San Diego psychobilly outfit Deadbolt doesn’t tour as much as it used to—but the band continues to put on great live shows. See for yourself when Deadbolt stops by Pappy and Harriet’s on Friday, Dec. 4.

As is the case with many veteran bands, Deadbolt has had members come and go; the two most consistent members are guitarist/vocalist Harley Davidson and bassist Gary Burns. While Davidson was an original member of Deadbolt, which was formed in 1988, Burns didn’t come on board until the band had been around for about five years.

“Harley (Davidson), R.A. MacLean, and Les Vegas started the band,” Burns said during a recent phone interview. “They started it in Pacific Beach around San Diego. They were fed up with seeing bands and being bored out of their minds, and there wasn’t anything going on that was too exciting. They had an idea of starting their own band and wanted to see some things on the live stage that weren’t happening.”

Deadbolt’s onstage antics have earned the band the moniker “Scariest Band in the World.” Many of the things the members do onstage are unique—and quite entertaining. What are some of those things?

“Bench grinder, skill saw, karate demonstrations and snake-dancing,” Burns said with a laugh. “‘The Scariest Band in the World’ is sort of a self-imposed title. I guess back in the day, Harley thought every band should have a title. ‘Scariest Band in the World’ just happened to fit Deadbolt at the time.”

The Scariest Band in the World has slowed down in recent years. Burns, who recently had heart-bypass surgery, said that’s a result of getting older.

“Currently, we’re not touring extensively,” he said. “We do some one-off shows every once in a while; at least once a month, we’ll be somewhere. We’re lucky enough to where some people will fly us out during a weekend somewhere, and we’ll knock out a show or two, and then we head back home to reality. Back in the old days, we’d tour quite a bit and would be out on the road for three to five weeks at a time. We’ve been to Europe half a dozen times, and it’s been a lot of fun, but we’re getting older and slowing down. We’ve had some issues.”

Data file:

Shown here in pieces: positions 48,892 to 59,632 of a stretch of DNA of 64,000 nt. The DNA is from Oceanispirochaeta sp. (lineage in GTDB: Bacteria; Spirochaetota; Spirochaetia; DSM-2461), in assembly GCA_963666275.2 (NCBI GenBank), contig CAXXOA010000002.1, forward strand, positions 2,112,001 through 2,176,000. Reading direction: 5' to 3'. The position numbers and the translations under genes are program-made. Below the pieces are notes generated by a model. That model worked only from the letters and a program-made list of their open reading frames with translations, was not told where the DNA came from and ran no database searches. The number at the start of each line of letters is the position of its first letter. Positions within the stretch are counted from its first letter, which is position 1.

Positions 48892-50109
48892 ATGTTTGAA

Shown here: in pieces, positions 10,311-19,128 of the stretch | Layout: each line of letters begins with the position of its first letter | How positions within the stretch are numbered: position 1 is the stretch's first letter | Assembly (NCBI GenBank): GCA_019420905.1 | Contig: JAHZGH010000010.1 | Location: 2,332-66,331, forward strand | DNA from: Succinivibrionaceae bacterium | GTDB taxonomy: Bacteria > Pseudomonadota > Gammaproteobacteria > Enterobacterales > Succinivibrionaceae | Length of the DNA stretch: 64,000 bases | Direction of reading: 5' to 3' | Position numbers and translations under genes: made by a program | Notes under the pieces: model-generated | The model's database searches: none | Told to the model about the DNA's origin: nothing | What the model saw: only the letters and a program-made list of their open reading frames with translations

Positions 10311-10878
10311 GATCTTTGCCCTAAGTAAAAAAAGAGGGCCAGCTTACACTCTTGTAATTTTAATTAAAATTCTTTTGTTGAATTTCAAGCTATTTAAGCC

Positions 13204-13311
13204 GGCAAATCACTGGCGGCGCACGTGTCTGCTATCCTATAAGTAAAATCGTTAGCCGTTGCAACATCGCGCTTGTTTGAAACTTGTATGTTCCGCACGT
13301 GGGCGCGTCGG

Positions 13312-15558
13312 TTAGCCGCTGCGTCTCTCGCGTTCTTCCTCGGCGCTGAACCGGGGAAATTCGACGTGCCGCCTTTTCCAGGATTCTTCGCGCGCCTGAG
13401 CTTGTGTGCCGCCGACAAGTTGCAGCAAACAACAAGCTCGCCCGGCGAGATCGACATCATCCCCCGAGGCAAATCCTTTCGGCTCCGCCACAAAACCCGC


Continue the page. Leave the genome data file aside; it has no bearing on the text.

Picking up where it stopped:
While he’s originally from Orange County, Burns knows the Coachella Valley well: He grew up in Indian Wells.

“I moved here with my parents from Orange County in 1975. My dad managed a couple of packing houses in Indio,” he said. “It was kind of a culture shock coming from Orange County to the desert back then. Palm Desert had a Sambo’s, a Texaco and the Red Barn. The Red Barn looks exactly the same now as it did back in 1975.”

One thing Deadbolt has never done is play at Pappy and Harriet’s. Burns said the band members are looking forward to their date in Pioneertown.

“It’s us and the Schitzophonics, who are a great San Diego band. They’re a really up-and-coming popular band,” Burns said. “I’ve always wanted to play at Pappy and Harriet’s; it’s always been a dream of mine, and the opportunity is now available, and it’s going to be a lot of fun. We get to live out our high-plains drifter fantasies and paint the town red for the night. The next morning, people will be going, ‘Who were those guys?’”

Burns said attendees can expect all of the things that made Deadbolt famous.

“Lots of sparks and smoke onstage,” he said. “It’s a good time. We tell stories, and it’s voodoobilly—the darker side of the rockabilly family.”

Deadbolt with perform with Schitzophonics and Creature and the Woods at 8 p.m., Friday, Dec. 4, at Pappy and Harriet’s Pioneertown Palace, 53688 Pioneertown Road, in Pioneertown. Admission to the all-ages show is free. For more information, call 760-365-5956, or visit

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Brian Blueskye

A native of Cleveland, Ohio, Brian Blueskye moved to the Coachella Valley in 2005. He was the assistant editor and staff writer for the Coachella Valley Independent from 2013 to 2019. He is currently the...